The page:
Employers face a “fierce” battle to attract and retain the highest skilled workers even though the supply of labor has grown considerably in the past two years, research from EY has found.
The latest quarterly report from the EY ITEM Club forecasts that unemployment will drop below 7 per cent in the first half of 2014, however, labour market growth is unlikely to alleviate demand for skilled people.
“Despite the labour market increasing by nearly one million people over the last two years, the demand for highly experienced, skilled talent has never been fiercer, particular within construction, high tech, professional and scientific industries which are growing rapidly,” said Stuart Steele, EY’s human capital partner.
He said that in an increasingly global economy, employers are forced to compete for talent with both their domestic and overseas counterparts. The labour market is far more mobile than it was 10 years ago, with employees more willing to change careers and location, putting employers at a disadvantage.
Outlining the challenges for HR professionals, Steele said: “We are seeing some companies building talent strategies that factor in high levels of staff tenure, with the expectation that employees may only stay for three to five years. The challenge for the HR director is to ensure that the organisation gets the best out of their people within their relatively short tenure. In these cases, the quality of the development experiences on offer can become more important, or at least as equally important as the remuneration packages on offer.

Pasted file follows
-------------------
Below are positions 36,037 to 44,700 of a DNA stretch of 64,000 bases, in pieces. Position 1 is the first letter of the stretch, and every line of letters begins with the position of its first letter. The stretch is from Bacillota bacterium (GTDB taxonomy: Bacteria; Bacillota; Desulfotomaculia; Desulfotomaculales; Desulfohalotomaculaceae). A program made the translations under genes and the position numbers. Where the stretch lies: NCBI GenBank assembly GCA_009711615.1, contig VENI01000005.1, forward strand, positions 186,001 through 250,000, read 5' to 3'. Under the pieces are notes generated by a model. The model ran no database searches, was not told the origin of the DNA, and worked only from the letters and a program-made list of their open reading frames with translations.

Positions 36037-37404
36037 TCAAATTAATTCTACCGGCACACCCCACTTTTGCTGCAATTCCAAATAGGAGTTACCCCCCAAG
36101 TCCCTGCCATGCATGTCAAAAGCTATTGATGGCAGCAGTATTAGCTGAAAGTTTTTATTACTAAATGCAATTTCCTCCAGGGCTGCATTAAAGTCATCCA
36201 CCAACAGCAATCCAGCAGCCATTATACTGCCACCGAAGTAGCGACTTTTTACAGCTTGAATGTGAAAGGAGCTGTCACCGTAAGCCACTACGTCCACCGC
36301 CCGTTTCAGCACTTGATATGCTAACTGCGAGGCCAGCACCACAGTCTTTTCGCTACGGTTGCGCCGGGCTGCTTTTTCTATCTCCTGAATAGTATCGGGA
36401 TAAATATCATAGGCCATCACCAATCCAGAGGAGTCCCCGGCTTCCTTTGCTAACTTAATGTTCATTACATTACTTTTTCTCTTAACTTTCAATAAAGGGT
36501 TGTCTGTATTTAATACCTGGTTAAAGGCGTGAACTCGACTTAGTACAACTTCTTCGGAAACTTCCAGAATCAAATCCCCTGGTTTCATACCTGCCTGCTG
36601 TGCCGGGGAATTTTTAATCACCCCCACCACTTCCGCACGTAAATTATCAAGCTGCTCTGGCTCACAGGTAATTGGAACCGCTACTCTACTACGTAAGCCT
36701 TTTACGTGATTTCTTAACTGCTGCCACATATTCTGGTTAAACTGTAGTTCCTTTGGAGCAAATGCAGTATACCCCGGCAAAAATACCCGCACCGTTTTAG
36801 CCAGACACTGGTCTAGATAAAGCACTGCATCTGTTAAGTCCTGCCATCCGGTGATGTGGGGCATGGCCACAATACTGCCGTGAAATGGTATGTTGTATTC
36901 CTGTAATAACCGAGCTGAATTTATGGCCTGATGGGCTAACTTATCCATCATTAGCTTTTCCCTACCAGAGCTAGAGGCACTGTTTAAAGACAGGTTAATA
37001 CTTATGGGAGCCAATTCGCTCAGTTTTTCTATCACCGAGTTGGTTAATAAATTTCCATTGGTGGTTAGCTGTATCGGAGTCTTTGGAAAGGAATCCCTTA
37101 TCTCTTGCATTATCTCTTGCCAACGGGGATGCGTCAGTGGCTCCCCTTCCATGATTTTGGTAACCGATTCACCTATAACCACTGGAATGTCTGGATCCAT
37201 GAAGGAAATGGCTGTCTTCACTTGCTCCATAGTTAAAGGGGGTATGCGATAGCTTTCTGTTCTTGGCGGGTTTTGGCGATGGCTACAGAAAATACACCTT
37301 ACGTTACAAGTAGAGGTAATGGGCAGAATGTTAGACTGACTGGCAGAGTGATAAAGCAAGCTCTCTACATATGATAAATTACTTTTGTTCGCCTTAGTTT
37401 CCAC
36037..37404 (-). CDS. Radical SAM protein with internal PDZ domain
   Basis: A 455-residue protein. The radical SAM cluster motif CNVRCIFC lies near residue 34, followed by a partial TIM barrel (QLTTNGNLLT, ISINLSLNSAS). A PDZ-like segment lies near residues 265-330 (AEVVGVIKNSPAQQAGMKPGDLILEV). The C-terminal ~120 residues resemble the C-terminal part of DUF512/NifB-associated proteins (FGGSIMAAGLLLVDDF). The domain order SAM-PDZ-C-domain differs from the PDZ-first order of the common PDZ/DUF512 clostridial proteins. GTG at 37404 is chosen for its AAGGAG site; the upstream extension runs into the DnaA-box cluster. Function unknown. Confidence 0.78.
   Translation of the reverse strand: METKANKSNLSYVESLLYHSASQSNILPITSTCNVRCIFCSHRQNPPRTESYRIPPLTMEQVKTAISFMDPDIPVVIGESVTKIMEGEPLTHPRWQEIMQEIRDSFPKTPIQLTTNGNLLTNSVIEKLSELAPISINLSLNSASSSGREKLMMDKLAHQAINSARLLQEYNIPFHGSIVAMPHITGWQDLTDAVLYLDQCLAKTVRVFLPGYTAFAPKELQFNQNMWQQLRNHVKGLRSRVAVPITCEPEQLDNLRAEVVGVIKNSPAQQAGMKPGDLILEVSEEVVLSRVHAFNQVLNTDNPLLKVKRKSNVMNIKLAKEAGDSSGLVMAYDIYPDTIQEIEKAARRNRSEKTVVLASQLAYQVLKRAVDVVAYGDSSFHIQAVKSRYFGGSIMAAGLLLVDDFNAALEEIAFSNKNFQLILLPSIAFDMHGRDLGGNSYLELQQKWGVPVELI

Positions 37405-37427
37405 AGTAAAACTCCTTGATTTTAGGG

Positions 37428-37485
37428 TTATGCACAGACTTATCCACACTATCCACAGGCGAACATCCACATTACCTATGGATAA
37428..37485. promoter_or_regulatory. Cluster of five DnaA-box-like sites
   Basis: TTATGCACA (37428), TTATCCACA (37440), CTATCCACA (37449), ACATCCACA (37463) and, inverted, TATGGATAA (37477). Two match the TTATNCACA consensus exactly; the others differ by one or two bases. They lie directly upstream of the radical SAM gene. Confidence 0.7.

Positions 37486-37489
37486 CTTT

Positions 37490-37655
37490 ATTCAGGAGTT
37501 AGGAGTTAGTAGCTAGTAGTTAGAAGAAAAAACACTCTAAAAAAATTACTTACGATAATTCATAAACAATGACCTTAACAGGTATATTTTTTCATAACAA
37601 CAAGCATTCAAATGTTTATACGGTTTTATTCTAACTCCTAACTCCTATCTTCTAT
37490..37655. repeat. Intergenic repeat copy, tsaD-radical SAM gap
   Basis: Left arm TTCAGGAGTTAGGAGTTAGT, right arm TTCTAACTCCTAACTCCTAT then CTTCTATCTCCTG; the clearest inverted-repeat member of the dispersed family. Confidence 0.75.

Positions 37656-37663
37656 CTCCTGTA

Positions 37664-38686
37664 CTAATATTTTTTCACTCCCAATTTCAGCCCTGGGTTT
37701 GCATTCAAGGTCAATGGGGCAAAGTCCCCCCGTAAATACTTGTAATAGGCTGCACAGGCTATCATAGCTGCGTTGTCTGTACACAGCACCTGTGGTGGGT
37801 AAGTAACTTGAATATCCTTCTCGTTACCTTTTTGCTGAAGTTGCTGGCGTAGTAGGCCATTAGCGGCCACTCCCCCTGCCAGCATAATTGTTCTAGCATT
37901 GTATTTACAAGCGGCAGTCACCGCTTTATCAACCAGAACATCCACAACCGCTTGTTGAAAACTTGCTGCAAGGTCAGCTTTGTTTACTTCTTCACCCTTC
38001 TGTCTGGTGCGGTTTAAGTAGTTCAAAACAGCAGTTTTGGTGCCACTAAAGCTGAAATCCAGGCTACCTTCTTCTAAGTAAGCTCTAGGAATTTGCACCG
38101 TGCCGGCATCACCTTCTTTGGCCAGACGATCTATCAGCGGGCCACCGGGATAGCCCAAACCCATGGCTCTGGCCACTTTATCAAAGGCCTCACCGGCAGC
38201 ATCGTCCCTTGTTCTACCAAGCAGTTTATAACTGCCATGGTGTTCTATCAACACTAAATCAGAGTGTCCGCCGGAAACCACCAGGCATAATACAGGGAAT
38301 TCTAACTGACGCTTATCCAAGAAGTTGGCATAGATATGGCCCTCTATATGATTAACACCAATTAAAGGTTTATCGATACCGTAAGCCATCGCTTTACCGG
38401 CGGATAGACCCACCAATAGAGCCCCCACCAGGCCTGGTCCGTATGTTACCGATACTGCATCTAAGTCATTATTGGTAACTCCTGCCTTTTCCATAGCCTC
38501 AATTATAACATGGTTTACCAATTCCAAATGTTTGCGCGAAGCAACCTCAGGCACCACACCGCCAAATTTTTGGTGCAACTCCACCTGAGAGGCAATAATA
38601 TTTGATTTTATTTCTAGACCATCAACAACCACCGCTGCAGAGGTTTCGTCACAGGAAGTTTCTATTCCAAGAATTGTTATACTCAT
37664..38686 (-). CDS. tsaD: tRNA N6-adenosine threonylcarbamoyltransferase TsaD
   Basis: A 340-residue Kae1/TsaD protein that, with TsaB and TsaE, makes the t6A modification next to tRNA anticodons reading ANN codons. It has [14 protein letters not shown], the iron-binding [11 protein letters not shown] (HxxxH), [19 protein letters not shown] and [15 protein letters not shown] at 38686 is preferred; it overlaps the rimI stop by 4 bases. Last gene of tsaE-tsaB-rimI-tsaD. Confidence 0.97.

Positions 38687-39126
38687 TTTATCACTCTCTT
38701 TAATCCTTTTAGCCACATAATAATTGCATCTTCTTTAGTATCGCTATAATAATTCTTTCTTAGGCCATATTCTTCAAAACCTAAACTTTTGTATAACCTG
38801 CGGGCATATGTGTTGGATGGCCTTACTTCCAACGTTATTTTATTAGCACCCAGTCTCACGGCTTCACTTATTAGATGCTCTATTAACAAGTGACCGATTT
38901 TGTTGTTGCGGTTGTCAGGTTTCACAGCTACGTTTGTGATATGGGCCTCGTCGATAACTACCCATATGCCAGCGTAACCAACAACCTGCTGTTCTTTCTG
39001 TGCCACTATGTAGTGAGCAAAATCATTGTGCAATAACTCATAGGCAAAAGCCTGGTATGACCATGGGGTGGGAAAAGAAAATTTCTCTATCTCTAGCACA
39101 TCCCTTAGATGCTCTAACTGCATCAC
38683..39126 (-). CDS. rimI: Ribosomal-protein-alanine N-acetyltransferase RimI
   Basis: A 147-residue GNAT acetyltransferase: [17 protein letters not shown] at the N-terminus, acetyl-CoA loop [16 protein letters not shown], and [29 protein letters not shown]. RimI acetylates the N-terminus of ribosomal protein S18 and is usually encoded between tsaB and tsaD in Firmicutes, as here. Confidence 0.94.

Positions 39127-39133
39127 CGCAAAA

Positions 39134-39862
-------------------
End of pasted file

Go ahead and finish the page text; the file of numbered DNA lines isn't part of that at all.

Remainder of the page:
“At the other end of the spectrum, we are also seeing some leading organisations establishing partnerships with universities or other learning institutions to secure a pipeline of work ready candidates, with skills that are specific to their industry or even their company. There is a greater level of targeted investment.”
The report also highlights that the labour market is going through a period of major change. With older workers delaying retirement, increases in immigration and cuts to the government’s workforce, EY forecast that the supply of available workers will swell by further million in the next two years.
Steele said: “It’s clear that the labor market is rapidly changing. Policy makers and employers, across all sectors, will need to adapt and evolve their HR policies to keep pace, or risk losing out in the war for talent.”